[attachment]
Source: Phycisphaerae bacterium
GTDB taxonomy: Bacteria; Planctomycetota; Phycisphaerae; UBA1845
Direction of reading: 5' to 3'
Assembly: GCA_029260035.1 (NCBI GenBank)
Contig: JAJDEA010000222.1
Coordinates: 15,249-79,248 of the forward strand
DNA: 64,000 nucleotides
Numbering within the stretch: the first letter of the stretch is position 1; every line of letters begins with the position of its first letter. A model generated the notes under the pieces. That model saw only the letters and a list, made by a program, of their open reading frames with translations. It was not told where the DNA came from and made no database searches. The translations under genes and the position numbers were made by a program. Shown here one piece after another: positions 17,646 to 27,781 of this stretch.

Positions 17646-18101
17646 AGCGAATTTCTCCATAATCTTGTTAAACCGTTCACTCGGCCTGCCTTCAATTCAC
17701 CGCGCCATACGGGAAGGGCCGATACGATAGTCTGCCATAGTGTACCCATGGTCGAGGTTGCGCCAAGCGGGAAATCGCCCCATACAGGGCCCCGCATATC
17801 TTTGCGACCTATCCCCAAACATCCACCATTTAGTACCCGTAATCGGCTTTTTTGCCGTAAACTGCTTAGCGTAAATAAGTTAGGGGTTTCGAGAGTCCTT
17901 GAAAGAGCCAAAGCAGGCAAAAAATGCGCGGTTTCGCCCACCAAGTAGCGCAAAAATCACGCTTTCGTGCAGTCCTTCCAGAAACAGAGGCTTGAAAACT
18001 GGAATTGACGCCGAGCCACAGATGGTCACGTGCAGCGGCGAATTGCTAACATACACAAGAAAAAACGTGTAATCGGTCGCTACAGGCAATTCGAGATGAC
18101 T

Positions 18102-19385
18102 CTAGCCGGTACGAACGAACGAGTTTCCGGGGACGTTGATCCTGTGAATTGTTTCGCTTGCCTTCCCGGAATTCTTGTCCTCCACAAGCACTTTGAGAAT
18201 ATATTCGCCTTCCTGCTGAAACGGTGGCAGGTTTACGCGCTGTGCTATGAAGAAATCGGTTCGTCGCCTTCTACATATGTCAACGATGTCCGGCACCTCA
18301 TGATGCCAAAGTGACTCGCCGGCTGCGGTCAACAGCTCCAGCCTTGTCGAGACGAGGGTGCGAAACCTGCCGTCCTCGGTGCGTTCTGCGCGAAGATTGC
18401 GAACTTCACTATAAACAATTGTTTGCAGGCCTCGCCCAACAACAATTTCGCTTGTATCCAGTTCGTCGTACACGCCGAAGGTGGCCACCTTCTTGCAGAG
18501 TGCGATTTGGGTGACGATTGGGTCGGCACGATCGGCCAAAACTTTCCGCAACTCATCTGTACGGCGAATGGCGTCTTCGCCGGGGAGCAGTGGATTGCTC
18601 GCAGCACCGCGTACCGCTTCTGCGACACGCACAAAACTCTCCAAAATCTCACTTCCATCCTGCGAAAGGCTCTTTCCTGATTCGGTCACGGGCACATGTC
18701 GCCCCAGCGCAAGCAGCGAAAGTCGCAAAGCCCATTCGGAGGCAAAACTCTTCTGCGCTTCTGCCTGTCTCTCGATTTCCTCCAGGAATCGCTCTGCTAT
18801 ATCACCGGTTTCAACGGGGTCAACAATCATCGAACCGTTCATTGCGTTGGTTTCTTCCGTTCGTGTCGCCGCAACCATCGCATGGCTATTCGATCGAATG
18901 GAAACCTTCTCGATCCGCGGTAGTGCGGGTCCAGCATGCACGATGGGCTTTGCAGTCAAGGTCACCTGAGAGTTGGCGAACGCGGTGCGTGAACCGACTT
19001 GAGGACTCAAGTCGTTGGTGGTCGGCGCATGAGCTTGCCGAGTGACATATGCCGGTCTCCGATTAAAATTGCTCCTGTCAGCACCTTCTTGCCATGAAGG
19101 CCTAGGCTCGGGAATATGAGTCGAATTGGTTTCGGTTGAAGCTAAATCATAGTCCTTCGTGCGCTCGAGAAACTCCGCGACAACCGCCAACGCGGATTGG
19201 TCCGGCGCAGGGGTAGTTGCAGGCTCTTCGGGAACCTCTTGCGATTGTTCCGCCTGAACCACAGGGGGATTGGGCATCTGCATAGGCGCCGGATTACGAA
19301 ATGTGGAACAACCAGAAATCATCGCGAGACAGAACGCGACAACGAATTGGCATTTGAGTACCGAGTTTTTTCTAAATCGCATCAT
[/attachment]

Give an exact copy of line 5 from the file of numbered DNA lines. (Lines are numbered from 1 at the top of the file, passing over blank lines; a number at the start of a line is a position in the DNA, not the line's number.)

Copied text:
Contig: JAJDEA010000222.1